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Slotting Fees Defended in Yale/Cornell Study

NEW HAVEN, Conn. -- For years, retailers, manufacturers, and regulators have debated the impacts of the controversial practice of slotting allowances -- the fees manufacturers pay to retailers in exchange for shelf space to stock new products in warehouses and stores -- with little consensus. Now, a pair of academics has come down on the side of slotting.

While some, especially in the manufacturing community, argue that they are anti-competitive, other industry players contend that slotting fees enhance efficiency by helping to allocate scarce shelf space, for example.

In what they claim is the first empirical investigation to test the rationales behind both camps, researchers at the Yale School of Management and Cornell University concluded that slotting allowances do support efficiency in the marketplace.

The authors of the report, "Are Slotting Allowances Efficiency-Enhancing or Anti-Competitive?", said they obtained a unique data set consisting of all new products that were offered to a large supermarket chain in a six-month period. It captures more than 1,000 product offers in 21 categories, from major manufacturers such as Kraft, General Foods, Procter & Gamble, as well as smaller manufacturers such as Seneca Foods.

The researchers, K. Sudhir of the Yale School of Management and Vithala R. Rao of Johnson Graduate School of Management at Cornell, maintained that the lack of empirical research on slotting allowances prior to their project was due in part to the difficulty in getting retailers and manufacturers to part with information about these transactions.

Sudhir and Rao said their data offers both objective information about the new product introductions, including test market results, promotional support, and offers of slotting allowances; and how the retail buyer in question rated the manufacturers and the products.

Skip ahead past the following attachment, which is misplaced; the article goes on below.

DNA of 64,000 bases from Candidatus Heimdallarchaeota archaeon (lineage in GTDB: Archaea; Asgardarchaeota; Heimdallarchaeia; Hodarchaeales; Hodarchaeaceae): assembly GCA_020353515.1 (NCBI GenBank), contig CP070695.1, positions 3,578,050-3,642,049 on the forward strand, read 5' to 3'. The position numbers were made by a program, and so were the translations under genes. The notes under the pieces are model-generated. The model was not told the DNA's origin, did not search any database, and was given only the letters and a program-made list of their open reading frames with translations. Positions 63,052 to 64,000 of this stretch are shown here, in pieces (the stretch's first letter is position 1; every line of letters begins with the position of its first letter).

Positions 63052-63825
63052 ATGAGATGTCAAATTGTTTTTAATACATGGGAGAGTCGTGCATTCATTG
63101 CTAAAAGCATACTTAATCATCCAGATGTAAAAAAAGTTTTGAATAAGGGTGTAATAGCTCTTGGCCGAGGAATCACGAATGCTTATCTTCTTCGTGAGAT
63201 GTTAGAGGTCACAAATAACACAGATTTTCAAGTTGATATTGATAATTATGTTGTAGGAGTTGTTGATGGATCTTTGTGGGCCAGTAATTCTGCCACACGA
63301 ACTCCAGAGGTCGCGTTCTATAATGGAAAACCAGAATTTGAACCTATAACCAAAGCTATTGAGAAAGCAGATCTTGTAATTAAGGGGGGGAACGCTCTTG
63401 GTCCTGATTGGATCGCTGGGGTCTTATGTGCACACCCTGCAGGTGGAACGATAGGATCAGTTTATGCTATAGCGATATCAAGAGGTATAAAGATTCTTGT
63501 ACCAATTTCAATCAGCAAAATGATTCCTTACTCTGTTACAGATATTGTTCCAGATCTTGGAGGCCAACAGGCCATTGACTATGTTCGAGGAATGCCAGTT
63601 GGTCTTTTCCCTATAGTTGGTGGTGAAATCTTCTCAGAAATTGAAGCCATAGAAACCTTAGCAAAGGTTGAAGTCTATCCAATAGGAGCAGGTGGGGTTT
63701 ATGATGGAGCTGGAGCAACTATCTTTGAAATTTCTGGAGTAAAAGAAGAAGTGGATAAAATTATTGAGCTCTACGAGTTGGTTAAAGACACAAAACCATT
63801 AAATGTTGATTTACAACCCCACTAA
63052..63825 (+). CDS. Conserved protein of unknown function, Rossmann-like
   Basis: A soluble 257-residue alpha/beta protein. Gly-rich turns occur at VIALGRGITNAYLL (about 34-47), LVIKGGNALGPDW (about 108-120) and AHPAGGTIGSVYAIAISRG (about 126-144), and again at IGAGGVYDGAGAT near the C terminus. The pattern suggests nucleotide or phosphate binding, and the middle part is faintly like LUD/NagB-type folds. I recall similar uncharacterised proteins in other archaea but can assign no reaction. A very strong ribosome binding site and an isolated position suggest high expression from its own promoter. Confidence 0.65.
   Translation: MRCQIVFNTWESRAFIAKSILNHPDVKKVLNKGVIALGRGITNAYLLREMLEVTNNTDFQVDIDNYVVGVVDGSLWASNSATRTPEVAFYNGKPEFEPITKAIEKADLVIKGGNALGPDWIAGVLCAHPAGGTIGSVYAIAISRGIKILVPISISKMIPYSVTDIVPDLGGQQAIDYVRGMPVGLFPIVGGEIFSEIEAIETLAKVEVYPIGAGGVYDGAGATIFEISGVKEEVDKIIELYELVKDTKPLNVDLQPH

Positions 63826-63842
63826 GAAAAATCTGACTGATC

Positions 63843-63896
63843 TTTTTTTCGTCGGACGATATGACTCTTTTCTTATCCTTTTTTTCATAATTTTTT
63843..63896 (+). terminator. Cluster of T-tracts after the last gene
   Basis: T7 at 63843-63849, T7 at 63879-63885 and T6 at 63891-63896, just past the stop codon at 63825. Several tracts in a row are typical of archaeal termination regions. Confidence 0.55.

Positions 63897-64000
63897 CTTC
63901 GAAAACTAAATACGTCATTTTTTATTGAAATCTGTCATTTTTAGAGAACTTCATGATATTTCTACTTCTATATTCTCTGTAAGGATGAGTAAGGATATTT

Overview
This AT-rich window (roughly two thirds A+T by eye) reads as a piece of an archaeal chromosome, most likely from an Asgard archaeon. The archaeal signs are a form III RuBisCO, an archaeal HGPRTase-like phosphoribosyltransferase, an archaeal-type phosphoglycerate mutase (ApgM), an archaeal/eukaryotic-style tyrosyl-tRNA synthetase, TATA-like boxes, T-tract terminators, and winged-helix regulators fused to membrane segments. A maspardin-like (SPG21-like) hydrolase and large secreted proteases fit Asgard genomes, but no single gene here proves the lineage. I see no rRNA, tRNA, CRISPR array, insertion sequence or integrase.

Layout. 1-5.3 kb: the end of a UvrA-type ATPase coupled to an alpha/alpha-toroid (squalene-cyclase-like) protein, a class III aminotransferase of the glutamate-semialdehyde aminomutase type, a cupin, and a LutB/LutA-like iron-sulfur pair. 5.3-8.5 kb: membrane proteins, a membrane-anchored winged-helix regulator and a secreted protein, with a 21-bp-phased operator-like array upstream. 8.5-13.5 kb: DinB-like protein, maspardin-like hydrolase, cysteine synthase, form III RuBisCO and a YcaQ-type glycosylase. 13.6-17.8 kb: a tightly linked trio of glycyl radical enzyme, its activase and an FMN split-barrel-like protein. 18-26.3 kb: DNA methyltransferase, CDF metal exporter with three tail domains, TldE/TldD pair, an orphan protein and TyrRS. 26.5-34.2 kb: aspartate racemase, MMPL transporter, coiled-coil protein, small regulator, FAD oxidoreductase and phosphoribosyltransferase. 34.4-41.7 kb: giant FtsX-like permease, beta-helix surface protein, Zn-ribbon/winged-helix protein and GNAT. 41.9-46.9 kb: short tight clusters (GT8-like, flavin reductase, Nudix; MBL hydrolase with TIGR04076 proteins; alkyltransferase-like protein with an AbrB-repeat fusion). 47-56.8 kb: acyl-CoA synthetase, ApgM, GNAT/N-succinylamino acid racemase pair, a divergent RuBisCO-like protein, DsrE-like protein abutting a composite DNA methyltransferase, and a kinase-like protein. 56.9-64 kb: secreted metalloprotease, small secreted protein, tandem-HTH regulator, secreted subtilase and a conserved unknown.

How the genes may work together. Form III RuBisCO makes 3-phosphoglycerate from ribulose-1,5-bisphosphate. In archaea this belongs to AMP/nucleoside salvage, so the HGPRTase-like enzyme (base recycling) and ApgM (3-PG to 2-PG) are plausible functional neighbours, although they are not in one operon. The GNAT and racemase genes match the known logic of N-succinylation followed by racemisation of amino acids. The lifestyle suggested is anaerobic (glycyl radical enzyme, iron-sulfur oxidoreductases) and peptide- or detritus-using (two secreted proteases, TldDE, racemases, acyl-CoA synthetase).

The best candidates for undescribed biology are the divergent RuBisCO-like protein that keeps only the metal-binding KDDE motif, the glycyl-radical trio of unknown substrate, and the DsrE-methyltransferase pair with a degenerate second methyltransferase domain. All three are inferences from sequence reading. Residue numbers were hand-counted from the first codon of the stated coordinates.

In the study, they discuss the major arguments behind the pro- and anti-slotting rationales. Their findings support the rationale that slotting allowances help enhance market efficiency, by optimally allocating scarce retail shelf space to the most successful products; and that the fees do not thwart competition.

More specifically, they said the data shows slotting allowances help balance the risk of new product failure between manufacturers and retailers; help manufacturers signal private information about potential success of new products; and serve to widen retail distribution for manufacturers by mitigating retail competition.

"We find that when retailers perceive that a product is likely to be a sure hit, they don't seem to ask for slotting allowances; further, manufacturers don't offer slotting allowances when they perceive the product to be a sure dud, either, because they are unlikely to recover the money from sales," said Sudhir.

"It is in the unknown middle, when uncertainty about product success is greatest, that slotting allowances offer the maximum benefit to obtain retail shelf space," according to Sudhir, adding, "This flies in the face of arguments that slotting allowances are merely a form of extortion by retailers."

The authors suggest that the popular argument that slotting allowances shut out competition from small manufacturers does not have much empirical support. "Overall, we believe the FTC is correct in its reluctance to ban the practice of slotting allowances in the grocery sector," said Sudhir.

The complete study can be downloaded at:
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